The Hetman's physical aspects were not those of a savage rider of the steppes . Indeed , he looked more like a well-fleshed lay brother of the Hospice of St. Bernard . Nor were his manners barbaric . He had a purring voice and poker player's immobility of features which somehow conveyed the feeling that he knew where all the bodies were buried . He was the son of a Scottish father and an American Jewish mother , long widowed , with whom he lived in a comfortable home in Flushing . He had worked in the newspaper business since he was nineteen years old , always for the Hearst service . From the very first he regarded himself as Mr. Hearst's disciple , defender , and afterward his prime minister , self-ordained .

It was said that the Hetman plotted to take over the entire Hearst newspaper empire one day by means of various coups : the destruction of editors who tried to halt his course , the unfrocking of publishers whose mistakes of judgment might be magnified in secret reports to Mr. Hearst . Whatever the Hetman's ambitions , his colleagues were kept ill at ease . Among the outstanding members of the Hearst cabinet whom he successfully opposed for a time were the great Arthur Brisbane , Bradford Merrill , S.S. Carvalho , and Colonel Van Hamm . He also disliked Runyon , for no good reason other than the fact that the Demon's talent was so marked as to put him well beyond the Hetman's say-so or his supervision .

Runyon , for his part , had a contemptuous regard for Mr. Watson . `` He's a wrong-o '' , said Runyon , `` and I wouldn't trust him as far as I could throw the Statue of Liberty '' .

Arthur `` Bugs '' Baer wrote to me just recently , `` Vic wanted to die in harness , with his head towards the wagon . He supported his mother and his brother , who afterwards committed suicide . Watson told me that his brother always sent roses to his mother , blossoms bought with Vic's allowance to him . ' And would you believe it ' , Vic added , ' she likes him better than she does me . Why ' '' ? ?

About the only time the Hetman seemed excited was when one of his own pet ideas was born . Then he would get to his feet , as though rising in honor of his own remarkable powers , and say almost invariably , `` Gentlemen , this is an amazing story ! ! It's bigger than the Armistice '' .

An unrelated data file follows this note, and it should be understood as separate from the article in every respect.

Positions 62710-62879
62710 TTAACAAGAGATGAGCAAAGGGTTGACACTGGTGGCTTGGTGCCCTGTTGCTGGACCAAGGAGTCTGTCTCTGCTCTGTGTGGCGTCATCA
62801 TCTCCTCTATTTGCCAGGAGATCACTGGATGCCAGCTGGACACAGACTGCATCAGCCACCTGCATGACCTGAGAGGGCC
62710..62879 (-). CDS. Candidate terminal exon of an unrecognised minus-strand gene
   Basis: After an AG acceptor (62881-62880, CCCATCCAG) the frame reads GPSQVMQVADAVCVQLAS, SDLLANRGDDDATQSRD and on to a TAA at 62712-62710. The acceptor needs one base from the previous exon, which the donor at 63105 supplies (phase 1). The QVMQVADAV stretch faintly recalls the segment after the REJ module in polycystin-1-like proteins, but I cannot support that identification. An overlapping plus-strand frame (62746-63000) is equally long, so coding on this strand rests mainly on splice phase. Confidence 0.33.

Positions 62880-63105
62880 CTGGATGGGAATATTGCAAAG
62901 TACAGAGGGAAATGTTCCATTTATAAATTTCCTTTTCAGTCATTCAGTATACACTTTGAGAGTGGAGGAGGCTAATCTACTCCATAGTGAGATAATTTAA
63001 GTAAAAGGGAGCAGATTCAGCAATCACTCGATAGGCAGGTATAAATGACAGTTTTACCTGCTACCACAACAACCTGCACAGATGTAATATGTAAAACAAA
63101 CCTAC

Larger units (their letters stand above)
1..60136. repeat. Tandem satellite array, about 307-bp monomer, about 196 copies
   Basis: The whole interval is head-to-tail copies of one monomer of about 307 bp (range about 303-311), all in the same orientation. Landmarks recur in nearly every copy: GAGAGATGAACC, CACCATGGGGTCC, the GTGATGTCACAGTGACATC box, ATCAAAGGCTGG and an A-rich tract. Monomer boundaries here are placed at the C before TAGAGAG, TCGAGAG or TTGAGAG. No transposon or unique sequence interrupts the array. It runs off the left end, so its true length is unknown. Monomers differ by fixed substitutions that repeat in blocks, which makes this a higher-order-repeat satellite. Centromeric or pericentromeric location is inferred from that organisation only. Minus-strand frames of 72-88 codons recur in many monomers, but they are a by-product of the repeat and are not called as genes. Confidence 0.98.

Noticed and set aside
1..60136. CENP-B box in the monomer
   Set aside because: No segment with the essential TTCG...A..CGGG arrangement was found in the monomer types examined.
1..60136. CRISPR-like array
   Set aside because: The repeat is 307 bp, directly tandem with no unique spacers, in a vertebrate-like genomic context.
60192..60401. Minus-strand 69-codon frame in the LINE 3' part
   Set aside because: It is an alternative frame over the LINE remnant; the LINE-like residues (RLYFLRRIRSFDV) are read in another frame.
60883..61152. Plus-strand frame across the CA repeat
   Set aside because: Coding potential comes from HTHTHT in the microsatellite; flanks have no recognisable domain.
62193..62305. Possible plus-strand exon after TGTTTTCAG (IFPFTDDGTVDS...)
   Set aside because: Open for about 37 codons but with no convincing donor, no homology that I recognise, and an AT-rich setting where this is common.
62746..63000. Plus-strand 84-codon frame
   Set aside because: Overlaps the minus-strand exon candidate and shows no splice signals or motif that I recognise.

Some of the Hetman's `` ideas '' were dream-ridden , vaguely imparted , and at times preposterous . One day he assigned me to lay bare a `` plot '' by the Duponts to supply munitions to a wholly fictitious revolution he said was about to occur in Cuba . He said that his information was so secret that he would not be able to confide in me the origin of his pipeline tip .

`` I can tell you this much '' , he said . It's bigger than the Armistice '' .

I worked for a day on this plainly ridiculous assignment and consulted several of my own well-informed sources . Then I spent the next two days at the baseball park and at Jack Doyle's pool parlors . When I returned to make my report , the Hetman did not remember having sent me on the secret mission . He was busy , he said , in having someone submit to a monkey-gland operation . And I was to go to work on that odd matter . I shall tell of it later on .

The Hetman had a strong liking for a story , any story which was to be had by means of much sleuthing or by roundabout methods . Most of my stories were obtained by simply seeking out the person who could give me the facts , and not as a rule by playing clever tricks .

One day I tired of following the Hetman's advice of `` shadowing '' and of the `` ring-around-the-rosie '' approach to a report that Enrico Caruso had pinched a lady's hip while visiting the Central Park monkey house . I explained my state of mind to artist Winsor McCay and to `` Bugs '' Baer . Mr. Baer obtained a supply of crepe hair and spirit-gum from an actor at the Friars . We fashioned beards , put them on , and reported to the Hetman at the city desk .